Sydney median prices continue to increase in the time of coronavirus crisis: HTW residential

Sydney median prices continue to increase in the time of coronavirus crisis: HTW residential
Sydney median prices continue to increase in the time of coronavirus crisis: HTW residential

The past five years have provided good evidence of the factors that drive the Sydney property market, according to the latest Herron Todd White (HTW) residential report.

The valuation firm took a look at what things traditionally matter to property markets and how current crisis is playing into decision making.

The report suggests fiscal, regulatory and monetary policies have all played their parts as the wider Sydney market went from strong growth to its largest decline in three decades before rebounding so quickly that the Sydney median price is already knocking on the door of the previous peak.

"Whilst traditional drivers such as employment levels and the national economic outlook do play a part, these have been fairly stable throughout that five year period as the market fluctuated wildly (in Sydney property price terms anyway).

"The current COVID-19 epidemic is going to have a negative impact on both of these drivers, so it will be interesting to see what impact this may have on the property market in the short to medium term," the valuation firm said.

Low interest rates were a big driver in the market climbing until mid-2017, despite growing affordability issues as many first home buyers were either priced out of the market or had to reconsider the type of property or the suburb they could afford to buy.

"We then experienced tighter lending policies as a result of APRA regulation and the banking Royal Commission which saw the market drop by around 15 percent across Sydney, with some areas dropping by more than 20 percent," the valuation firm said.

Houses were harder hit than units, while the top quartile, excluding the prestige end, experienced the largest falls.

There was a triple boost to the property market in mid-2019, as APRA weakened lending restrictions, the Reserve Bank lowered interest rates three times within a few months and the Coalition government was returned in the federal election.

The report notes the unexpected election result meant that the planned changes to capital gains tax and negative gearing policy proposed by the Labor opposition, would not eventuate.

These three factors saw the Sydney market stabilise between June and August and then rise quickly between September and December, recovering around two-thirds of the median price decline experienced during the downturn. Houses and those areas that saw larger decreases during the decline were generally those that rebounded the quickest.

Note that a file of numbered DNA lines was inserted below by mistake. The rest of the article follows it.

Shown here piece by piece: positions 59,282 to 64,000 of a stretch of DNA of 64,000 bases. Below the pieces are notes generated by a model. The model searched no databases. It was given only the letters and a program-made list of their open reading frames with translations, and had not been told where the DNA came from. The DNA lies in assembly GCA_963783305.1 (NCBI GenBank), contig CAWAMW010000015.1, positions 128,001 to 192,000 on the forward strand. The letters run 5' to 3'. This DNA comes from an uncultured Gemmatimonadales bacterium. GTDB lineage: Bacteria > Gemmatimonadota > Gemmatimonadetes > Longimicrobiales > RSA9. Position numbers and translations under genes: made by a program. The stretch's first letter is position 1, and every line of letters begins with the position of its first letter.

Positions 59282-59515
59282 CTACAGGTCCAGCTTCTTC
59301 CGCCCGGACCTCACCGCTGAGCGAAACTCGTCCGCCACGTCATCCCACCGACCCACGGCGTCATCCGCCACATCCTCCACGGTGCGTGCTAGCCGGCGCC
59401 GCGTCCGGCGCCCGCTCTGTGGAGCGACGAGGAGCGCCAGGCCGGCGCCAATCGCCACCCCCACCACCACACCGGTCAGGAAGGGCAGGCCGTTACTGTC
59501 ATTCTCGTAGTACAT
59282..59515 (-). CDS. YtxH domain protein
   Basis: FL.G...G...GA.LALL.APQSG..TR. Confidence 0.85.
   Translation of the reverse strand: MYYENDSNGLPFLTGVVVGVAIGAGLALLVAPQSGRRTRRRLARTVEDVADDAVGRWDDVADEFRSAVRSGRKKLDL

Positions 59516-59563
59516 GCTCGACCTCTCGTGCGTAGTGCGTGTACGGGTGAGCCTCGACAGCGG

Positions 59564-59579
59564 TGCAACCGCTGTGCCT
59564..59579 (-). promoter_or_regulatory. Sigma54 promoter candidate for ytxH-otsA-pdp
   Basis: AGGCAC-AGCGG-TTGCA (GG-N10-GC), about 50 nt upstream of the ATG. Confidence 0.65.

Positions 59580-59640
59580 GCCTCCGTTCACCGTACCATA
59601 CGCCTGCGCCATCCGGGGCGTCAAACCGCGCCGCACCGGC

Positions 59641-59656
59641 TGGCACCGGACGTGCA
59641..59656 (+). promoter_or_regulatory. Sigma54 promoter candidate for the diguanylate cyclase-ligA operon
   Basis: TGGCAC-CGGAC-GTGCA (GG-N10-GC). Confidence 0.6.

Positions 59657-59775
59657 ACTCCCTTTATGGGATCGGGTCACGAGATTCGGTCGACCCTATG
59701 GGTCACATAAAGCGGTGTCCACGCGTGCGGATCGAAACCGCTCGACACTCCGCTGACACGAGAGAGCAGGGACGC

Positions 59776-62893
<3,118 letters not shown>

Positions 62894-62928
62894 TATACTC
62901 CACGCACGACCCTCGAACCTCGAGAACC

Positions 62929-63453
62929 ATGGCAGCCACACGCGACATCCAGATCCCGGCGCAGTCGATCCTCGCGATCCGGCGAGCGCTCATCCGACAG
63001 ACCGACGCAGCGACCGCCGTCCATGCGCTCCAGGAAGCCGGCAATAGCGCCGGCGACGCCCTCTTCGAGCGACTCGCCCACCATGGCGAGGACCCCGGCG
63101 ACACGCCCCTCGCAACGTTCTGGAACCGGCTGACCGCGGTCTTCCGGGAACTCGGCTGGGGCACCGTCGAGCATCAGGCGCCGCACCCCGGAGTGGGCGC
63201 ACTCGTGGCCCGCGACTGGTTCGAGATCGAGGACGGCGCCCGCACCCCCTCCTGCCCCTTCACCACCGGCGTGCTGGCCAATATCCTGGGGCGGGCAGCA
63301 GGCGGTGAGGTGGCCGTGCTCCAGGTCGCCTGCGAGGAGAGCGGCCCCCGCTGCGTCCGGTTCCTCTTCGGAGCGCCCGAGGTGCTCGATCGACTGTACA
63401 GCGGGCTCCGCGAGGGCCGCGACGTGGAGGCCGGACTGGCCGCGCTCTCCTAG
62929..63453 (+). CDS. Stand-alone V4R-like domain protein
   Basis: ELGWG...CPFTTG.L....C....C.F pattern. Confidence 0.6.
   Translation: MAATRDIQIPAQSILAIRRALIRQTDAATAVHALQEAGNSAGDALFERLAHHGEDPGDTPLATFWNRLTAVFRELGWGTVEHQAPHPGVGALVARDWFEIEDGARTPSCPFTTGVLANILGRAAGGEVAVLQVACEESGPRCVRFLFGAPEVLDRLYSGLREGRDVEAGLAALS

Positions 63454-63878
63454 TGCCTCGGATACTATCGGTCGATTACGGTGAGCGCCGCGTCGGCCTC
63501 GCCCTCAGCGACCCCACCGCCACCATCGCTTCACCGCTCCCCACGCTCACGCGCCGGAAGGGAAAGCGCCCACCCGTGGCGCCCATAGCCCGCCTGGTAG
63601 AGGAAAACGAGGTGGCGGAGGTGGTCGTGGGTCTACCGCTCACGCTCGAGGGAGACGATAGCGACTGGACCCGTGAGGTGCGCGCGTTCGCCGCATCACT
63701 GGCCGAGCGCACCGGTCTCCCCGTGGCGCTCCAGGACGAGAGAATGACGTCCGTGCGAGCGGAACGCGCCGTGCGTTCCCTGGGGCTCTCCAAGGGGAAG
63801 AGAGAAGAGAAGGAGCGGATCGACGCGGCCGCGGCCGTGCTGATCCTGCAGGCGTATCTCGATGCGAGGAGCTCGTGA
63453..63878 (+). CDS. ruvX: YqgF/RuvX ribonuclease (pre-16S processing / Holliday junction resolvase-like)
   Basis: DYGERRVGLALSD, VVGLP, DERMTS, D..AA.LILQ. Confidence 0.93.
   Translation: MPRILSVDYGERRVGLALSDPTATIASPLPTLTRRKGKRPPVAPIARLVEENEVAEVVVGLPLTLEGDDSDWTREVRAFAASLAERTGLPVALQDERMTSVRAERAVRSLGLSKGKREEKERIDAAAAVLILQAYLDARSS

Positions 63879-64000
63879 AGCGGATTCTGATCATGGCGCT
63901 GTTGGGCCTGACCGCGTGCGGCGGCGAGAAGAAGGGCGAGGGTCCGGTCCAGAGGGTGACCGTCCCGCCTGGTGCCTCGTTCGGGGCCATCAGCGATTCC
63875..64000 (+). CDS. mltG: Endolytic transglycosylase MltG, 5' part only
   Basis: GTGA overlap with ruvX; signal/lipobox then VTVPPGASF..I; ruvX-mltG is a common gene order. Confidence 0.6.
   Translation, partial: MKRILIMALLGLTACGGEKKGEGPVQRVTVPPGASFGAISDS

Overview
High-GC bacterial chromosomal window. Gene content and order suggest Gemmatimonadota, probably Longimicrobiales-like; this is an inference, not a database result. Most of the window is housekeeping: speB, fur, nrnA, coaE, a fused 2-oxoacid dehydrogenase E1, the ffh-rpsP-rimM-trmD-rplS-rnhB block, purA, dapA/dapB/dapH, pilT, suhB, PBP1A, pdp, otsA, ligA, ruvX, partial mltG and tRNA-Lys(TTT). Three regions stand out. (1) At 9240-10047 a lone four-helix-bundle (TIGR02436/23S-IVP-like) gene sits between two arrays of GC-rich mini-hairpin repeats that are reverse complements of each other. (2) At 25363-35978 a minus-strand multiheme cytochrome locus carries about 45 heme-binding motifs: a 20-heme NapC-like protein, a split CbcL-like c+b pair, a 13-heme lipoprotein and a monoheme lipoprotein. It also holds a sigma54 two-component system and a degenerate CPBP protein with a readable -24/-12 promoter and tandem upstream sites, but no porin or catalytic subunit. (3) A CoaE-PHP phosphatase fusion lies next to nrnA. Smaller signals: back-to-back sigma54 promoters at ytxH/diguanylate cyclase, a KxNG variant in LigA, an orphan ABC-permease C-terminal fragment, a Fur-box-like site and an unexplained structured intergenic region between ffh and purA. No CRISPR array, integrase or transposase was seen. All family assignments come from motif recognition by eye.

First home owner incentives introduced in January have also seen these buyers re-enter the market in greater numbers, providing a boost to the lower quartile of the property market.

This was also the experience during the aftermath of the Global Financial Crisis as low interest rates and significant first home owner incentives saw this part of the market grow quickly at a time when the wider economy was struggling.

"The unit market in Sydney has had some additional challenges to deal with over the past couple of years. Whilst prices did not decline as fast as they did for houses, issues around flammable cladding and the highly publicised structural issues of several buildings throughout Sydney have meant increased buyer caution in the new unit market," the valuation firm said.

Certain suburbs also had a large supply of new units reaching settlement at the bottom of the market after being purchased off the plan at the height of the market.

More recently, the supply of new units has slowed and remaining developer stock in completed buildings is now more readily selling, in some cases at prices close to what they were achieving off the plan.

It should be noted though that some developers are resorting to incentives or rebates to clear this stock.

Infrastructure spending has also increased in Sydney over the past few years with a number of large projects still underway or planned for completion by the end of the decade. This has helped fuel the local economy and provide a boost to those suburbs which directly benefit from these infrastructure upgrades.

"Although clearance rates have remained high in recent weeks, there is no doubt that the COVID-19 outbreak will lead to a short term softening in market activity," the valuation firm said.

According to CoreLogic, there were 749 auctions in the wider Sydney region for the week ending 15 March, down 28 percent from the 1045 auctions held in the week ending 1 March. They also reported that the preliminary auction clearance rate has dropped from 82.6 percent to 74.6 percent over the past two weeks.

"Despite this, median prices have continued to increase throughout this period.

"It is likely that potential sellers will hold off listing their properties in the next few months as Australia goes through an increase and (hopefully) peak in COVID-19 cases. This lack of new stock on the market will likely help hold Up Property prices," the valuation firm said.

Sydney COVID-19

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